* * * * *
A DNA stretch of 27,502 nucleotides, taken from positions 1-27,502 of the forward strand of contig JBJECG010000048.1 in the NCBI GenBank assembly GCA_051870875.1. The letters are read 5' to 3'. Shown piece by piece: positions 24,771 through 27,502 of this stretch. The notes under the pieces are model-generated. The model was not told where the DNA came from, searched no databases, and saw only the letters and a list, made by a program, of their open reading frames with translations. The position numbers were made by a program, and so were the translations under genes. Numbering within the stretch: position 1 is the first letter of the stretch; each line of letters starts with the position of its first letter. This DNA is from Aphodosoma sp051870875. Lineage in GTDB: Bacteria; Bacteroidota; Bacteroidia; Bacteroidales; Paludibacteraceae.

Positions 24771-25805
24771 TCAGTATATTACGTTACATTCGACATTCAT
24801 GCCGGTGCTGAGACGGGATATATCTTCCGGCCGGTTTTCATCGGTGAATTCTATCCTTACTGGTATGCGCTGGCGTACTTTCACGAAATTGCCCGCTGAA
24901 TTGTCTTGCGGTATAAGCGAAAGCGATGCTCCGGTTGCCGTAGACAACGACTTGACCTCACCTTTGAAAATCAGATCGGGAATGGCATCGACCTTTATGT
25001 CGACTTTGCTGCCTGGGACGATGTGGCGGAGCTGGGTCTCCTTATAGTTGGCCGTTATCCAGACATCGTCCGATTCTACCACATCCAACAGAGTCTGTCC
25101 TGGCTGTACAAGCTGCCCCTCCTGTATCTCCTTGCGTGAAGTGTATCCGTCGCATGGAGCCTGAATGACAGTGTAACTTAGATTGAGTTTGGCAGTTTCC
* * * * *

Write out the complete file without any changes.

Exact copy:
A DNA stretch of 27,502 nucleotides, taken from positions 1-27,502 of the forward strand of contig JBJECG010000048.1 in the NCBI GenBank assembly GCA_051870875.1. The letters are read 5' to 3'. Shown piece by piece: positions 24,771 through 27,502 of this stretch. The notes under the pieces are model-generated. The model was not told where the DNA came from, searched no databases, and saw only the letters and a list, made by a program, of their open reading frames with translations. The position numbers were made by a program, and so were the translations under genes. Numbering within the stretch: position 1 is the first letter of the stretch; each line of letters starts with the position of its first letter. This DNA is from Aphodosoma sp051870875. Lineage in GTDB: Bacteria; Bacteroidota; Bacteroidia; Bacteroidales; Paludibacteraceae.

Positions 24771-25805
24771 TCAGTATATTACGTTACATTCGACATTCAT
24801 GCCGGTGCTGAGACGGGATATATCTTCCGGCCGGTTTTCATCGGTGAATTCTATCCTTACTGGTATGCGCTGGCGTACTTTCACGAAATTGCCCGCTGAA
24901 TTGTCTTGCGGTATAAGCGAAAGCGATGCTCCGGTTGCCGTAGACAACGACTTGACCTCACCTTTGAAAATCAGATCGGGAATGGCATCGACCTTTATGT
25001 CGACTTTGCTGCCTGGGACGATGTGGCGGAGCTGGGTCTCCTTATAGTTGGCCGTTATCCAGACATCGTCCGATTCTACCACATCCAACAGAGTCTGTCC
25101 TGGCTGTACAAGCTGCCCCTCCTGTATCTCCTTGCGTGAAGTGTATCCGTCGCATGGAGCCTGAATGACAGTGTAACTTAGATTGAGTTTGGCAGTTTCC